6 Books to Help You Be Successful at Work and Beyond
Leadership and the Art of Growing Up
How often do you stop and think about your past, where you are today, and what it’s going to take to achieve your dreams? In his new book, Reboot, Jerry Colonna wants you to do just that.
“Radically inquiring within allows us to step back and see the patterns of our lives not as random acts of a willful, even vengeful God, but as forces that shape who we are,” Colonna writes. “It’s this understanding that will make us not only better leaders but better, happier, more resilient people.”
If this book feels like a boot camp, Colonna says it should. He wants readers to get away from old habits and “tap into [their] unconscious mind.”
You don’t have to be a CEO to find value in a life reboot. We’re all leaders in different ways, which makes Reboot worth reading whether to get ahead in the workplace or improve relationships.
June; HarperBusiness; $30
2. Emotional Advantage
Embracing All Your Feelings to Create a Life You Love
Books about happiness are great, but life isn’t all about achieving happiness. In Emotional Advantage, Randy Taran urges us to tap into all of our emotions—desire, tolerance, sadness, fear, anxiety, confidence, anger, guilt and love.
“This book is designed to offer you the opportunity to know yourself at an even deeper level and to connect with your true nature: peaceful, knowing, and confident to the core,” Taran writes. “[C]onnecting to that part of you so you can see through the illusion of separation and lack and know to your very essence how strong, capable, and loved you really are.”
You might recognize a few names in this book, including Brendon Burchard, Tony Robbins, Carol Dweck and others. Taran uses quotes, research and other findings from industry pros, which bolsters the book’s ability to reach readers.
June; St. Martin’s Essentials; $28
3. How to Win in a Winner-Take-All World
The Definitive Guide to Adapting and Succeeding in High-Performance Careers
At 22, Neil Irwin started his first job out of college at The Washington Post. His job description was simple: To write. He’d write a story, it would go to his editors, then the printers and eventually to people’s doorsteps.
“Careers in those days were equally linear,” he explains. But times have changed. Writers don’t just write anymore. The economy, technology and careers across different industries are changing—fast. So how do you survive? That’s what the book is all about.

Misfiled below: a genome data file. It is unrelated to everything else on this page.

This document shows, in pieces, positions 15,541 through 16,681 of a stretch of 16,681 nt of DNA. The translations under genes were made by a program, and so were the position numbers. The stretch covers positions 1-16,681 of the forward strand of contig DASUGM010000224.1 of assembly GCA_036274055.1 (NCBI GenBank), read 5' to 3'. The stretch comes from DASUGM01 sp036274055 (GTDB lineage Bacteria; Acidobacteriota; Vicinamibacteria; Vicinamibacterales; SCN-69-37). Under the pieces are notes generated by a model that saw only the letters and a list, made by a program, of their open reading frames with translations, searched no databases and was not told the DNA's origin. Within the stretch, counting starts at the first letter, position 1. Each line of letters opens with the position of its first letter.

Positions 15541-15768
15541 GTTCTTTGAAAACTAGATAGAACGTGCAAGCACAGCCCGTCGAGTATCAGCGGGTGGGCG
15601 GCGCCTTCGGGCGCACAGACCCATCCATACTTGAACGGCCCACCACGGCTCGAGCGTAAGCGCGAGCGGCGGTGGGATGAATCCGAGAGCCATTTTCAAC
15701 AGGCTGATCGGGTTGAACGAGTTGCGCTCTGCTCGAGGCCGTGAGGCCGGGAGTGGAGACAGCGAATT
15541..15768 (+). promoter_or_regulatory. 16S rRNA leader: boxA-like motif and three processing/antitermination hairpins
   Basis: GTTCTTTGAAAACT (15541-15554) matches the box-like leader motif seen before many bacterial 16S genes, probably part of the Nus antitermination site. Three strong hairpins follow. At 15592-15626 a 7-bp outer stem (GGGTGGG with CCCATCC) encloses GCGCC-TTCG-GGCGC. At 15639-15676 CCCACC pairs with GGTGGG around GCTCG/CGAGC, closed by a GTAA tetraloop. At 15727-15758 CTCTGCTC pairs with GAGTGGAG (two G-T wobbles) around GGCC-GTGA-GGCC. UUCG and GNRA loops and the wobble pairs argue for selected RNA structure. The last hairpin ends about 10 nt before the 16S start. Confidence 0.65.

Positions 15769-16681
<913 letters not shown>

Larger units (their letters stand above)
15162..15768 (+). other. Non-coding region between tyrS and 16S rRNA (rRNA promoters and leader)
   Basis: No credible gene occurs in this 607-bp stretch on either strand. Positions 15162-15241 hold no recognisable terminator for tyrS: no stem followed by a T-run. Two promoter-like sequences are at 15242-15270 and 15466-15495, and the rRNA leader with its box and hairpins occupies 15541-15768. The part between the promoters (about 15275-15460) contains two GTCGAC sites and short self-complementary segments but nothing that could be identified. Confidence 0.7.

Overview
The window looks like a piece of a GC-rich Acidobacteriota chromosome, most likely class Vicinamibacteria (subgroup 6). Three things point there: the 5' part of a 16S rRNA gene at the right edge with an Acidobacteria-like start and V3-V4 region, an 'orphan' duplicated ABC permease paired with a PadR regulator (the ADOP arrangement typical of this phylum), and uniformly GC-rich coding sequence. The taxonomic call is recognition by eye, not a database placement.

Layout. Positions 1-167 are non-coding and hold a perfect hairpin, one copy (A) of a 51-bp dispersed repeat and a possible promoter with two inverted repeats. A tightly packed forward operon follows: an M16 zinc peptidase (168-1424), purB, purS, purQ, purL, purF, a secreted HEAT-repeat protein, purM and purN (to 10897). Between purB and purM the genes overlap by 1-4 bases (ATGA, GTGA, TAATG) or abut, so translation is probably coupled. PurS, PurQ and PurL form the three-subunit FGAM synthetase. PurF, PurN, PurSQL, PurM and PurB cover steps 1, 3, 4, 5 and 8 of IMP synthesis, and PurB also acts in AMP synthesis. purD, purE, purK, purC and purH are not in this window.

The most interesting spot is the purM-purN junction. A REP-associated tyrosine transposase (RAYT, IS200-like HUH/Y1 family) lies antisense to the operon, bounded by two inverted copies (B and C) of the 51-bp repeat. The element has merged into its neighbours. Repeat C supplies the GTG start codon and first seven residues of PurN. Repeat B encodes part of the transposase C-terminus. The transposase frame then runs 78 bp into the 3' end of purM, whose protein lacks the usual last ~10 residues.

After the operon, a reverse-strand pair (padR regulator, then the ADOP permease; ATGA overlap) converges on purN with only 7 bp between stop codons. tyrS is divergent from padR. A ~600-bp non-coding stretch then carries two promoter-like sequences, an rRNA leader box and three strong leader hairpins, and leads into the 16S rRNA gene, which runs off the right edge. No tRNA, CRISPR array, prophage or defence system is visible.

It goes beyond your normal personal development guide. Sure, Irwin dives into topics such as the importance of using the right mindset, but he also gets down to brass tacks, and offers real, practical tools to survive and ride out economic and technological shifts.
June; St. Martin’s Essentials; $28
Claiming Space for Who You Are (No Matter What They Say)
Thirty-two might seem a bit young to write a memoir, but when you consider Elaine Welteroth’s accomplishments, you might wonder why she didn’t write it sooner. Just two years ago, she became the youngest editor-in-chief of Teen Vogue magazine. She’s learned a lot on the way.
What won’t you get from this book? A career manual. Read it as a love letter, she writes. “A love letter—to anyone who’s felt othered, overlooked, overwhelmed, underestimated, undervalued, and still chooses to overcome.” As an African-American woman, Welteroth knows what those things feel like, she says. Successfully filling big shoes at a popular magazine, she knows what it’s like to overcome, too.
“Job titles are temporary,” Welteroth writes. “But purpose is infinite. There are no destinations, no happily ever afters in real life. No glossy pots of gold at the end of the rainbow. There are only new beginnings.”
June; Viking; $26
5. Tim Cook
The Genius Who Took Apple to the Next Level
When Steve Jobs died, the public wondered how Apple would fare without him. Well, you don’t have to do much research to see that Apple is doing just fine. You can’t go very far without seeing a pair of Airpods or an Apple Watch on a passerby.
Leander Kahney’s new book covers not just how Cook guided Apple in a post-Jobs company, but also takes a deeper look at Cook, his background, and how he became the perfect fit to step in. Readers can expect intimate details that shaped Cook and how he chooses to lead the company. It’s the first full biography of Cook, but it certainly won’t be the last.
April 19; Portfolio; $27
The Art and Science of Leadership in a Changing World
When it seems like the future of so many industries is unpredictable, how do you lead a company? That’s what Jeffrey Hull aims to determine in his new book, Flex.
As part of a hands-on approach, Hull offers two leadership tests in the first chapter. One is a leadership agility self-assessment aimed at helping you find a starting point for growth. The second is a leadership energy self-assessment to see what kind of thinker you are.
“As you look to continuously push against the edge of your own limitations, your goal must be to break down any wall that blocks you from knowing yourself,” Hull writes. Each chapter is followed by “quick-hit workouts” to help you put action plans together and implement change in your leadership style.
June; TarcherPerigee; $26
Related: 5 Ways to Read More Books
This article originally appeared in the Fall 2019 issue of SUCCESS magazine.
Photo by Oleg Golovnev/Shutterstock.com
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Jesus Jimenez is a staff writer for Dallas Morning News. He eats, breathes and sleeps Texas Rangers baseball. He also enjoys running, traveling and buying cool socks.
But you also have to have that inner drive within you. To be confident, and believe that you can. It all comes from the inside.